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Ama

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Not to be confused with ama (), referring to Buddhist nuns.
  • Japanese: 海女 or 海人 (ama)

Ama were female shelldivers who collected abalone, turbo shells, and certain other highly prized marine products. As abalone, and certain other of the goods they collected, were highly prized by the shogunal and imperial courts, and as export/tribute goods, ama enjoyed considerable official protections and privileges, at least in the Edo period. Though typically of low social status, coming from fishing/villager families, ama were also frequently eroticized in literature and the visual arts.

The practice is believed to date back to the earliest times. Archaeological finds have included bone tools believed to have been used to scrape shellfish off the rocks, and mythological stories feature male and female divers offering up abalone to the gods. The Engishiki indicates that authorities in Chikuzen province offered abalone as a tribute good to the Imperial capital in the 10th century, if not earlier.

Some ama operated from shore, while other dove from boats; both modes of operation involved very little capital investment or physical equipment. Divers typically wore nothing but a loincloth and a belt of rice-straw around their waist, which was used to hold their tools: a knife used to scrape the shells from the rock, and an empty shell called kirigai which could be left as a marker of a site she wished to return to. The inside of the kirigai caught the light and sparkled, making it more visible from above the water, allowing the ama to find her spot again; it also served as a claim to the site, which other ama might be expected to respect. The ama was typically underwater for 30 seconds up to a couple of minutes at a time, and might spend much of the day diving, with periods of rest which she would use to get warm. Even in summer, the water could be cold enough to merit keeping a brazier aboard the boat, or onshore, for this purpose.

The skills and techniques of the ama were traditionally passed down from mother to daughter, with infants being kept on the boat from a very young age, learning to swim by age six or seven, and beginning to dive just for fun as a child. Teenage girls may have begun to dive for shells from shore, earning the privilege of diving from the boats once they proved their skills, usually by their late teens. Most ama are believed to have been at the peak of their careers around age 25-32, but some are known to have continued the work into their 60s or even 70s.

It became more difficult in the Edo period, however, to continue this tradition of passing down skills to one's daughter, as many families throughout the archipelago shifted from a practice of married couples living with the wife's family, to living with the husband's. This shift meant that families and villages would lose the "returns on investment," so to speak, of training young women to be ama when those women married into other families, their training and their labor then coming to benefit that family, and that village. Some families adapted to these new circumstances by arranging that if they were to marry away their ama daughter, another ama would marry into their family, contributing her labor to the family, and to the village.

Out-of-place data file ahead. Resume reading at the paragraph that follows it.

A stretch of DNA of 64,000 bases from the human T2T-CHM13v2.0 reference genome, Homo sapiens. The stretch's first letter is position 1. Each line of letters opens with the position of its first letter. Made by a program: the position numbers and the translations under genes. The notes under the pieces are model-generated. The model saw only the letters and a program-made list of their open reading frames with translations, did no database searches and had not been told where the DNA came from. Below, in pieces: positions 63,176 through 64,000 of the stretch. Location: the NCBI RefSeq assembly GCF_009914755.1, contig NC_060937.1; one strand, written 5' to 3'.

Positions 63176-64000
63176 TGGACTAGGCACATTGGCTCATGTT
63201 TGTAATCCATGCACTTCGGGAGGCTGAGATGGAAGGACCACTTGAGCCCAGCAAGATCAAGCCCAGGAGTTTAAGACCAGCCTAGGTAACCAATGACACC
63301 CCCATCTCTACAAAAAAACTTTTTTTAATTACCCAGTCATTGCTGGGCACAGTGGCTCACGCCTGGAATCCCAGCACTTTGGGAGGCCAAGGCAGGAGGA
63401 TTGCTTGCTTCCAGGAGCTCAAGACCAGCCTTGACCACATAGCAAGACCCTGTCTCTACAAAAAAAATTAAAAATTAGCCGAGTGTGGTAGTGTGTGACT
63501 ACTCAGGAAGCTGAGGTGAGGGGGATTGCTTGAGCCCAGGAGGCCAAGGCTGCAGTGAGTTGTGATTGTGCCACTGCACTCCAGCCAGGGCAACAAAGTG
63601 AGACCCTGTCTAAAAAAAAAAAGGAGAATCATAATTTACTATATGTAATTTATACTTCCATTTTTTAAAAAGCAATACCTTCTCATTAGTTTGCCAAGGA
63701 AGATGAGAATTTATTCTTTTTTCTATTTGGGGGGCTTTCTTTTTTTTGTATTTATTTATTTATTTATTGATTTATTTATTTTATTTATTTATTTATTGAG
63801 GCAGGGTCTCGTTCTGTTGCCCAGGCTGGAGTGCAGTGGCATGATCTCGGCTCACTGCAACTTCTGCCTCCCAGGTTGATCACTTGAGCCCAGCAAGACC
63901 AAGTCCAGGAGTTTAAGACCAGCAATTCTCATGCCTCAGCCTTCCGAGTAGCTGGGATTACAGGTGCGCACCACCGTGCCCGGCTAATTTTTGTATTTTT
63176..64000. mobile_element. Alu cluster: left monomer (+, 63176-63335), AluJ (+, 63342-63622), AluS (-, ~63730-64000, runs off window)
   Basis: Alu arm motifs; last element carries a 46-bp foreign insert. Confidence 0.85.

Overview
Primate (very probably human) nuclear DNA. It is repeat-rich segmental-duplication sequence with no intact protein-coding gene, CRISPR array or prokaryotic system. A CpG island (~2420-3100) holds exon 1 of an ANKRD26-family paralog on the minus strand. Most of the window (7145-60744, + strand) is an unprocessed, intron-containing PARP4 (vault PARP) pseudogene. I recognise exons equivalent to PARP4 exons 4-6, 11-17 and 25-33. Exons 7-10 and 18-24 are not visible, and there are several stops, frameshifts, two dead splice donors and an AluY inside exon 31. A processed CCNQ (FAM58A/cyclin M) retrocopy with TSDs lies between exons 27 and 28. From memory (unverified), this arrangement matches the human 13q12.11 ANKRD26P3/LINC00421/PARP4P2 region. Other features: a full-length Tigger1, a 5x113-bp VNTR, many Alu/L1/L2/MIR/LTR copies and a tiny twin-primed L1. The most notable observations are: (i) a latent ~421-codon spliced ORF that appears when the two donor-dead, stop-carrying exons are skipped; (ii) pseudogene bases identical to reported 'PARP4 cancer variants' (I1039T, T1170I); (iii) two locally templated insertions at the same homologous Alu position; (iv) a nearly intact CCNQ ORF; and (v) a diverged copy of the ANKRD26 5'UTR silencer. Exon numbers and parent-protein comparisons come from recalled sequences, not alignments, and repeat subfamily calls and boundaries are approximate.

Ama sometimes dove with their sisters and mother, but it was also common for a number of unrelated women to work as divers on a boat; in either case, the skipper (the father or brother in the case of a family operation) was typically the only man on board the boat, and was in charge of the operation. He was also in charge of watching out for, and taking care of, the women. He used a long pole called a hikizao to help the girls out of the water, and often dove in himself to aid or rescue a diver who did not come up soon enough.

Ama were granted such extensive rights and privileges by local lords because the abalone and other products they gathered were so highly valued; fresh abalone was a delicacy prized by the elites, and abalone could also be dried to produce noshi, a luxury good offered to the kami at Shinto shrines. Abalone was so highly prized, in fact, that domains which lacked for ama welcomed divers from other locales, to help them fulfill the quotas demanded by the shogunate clearinghouse (which collected abalone and other goods from the domains), and to produce (collect) additional amounts, which they might then pay to the domainal authorities in taxes or fees. Such practices go back before the Edo period, as well, as local elites offered ama land and fishing rights in exchange for a supply of noshi. Due to such enticements, ama are known to have traveled quite extensively, with ama from Chikuzen province (near Fukuoka) traveling as far as Noto in the north, and to various parts of Kyushu and Shikoku. Many migrated only seasonally, leaving in the sixth month with their entire families, and returning in the eighth month.

Ama remained numerous and active in some regions as late as the 1930s, but decline was felt in many other regions as early as the late Edo period, as male divers, fishermen who used halberds to spear abalone from the boat, and other competition moved in.

References

  • Arne Kalland, Fishing Villages in Tokugawa Japan, University of Hawaii Press (1995), 163-179.
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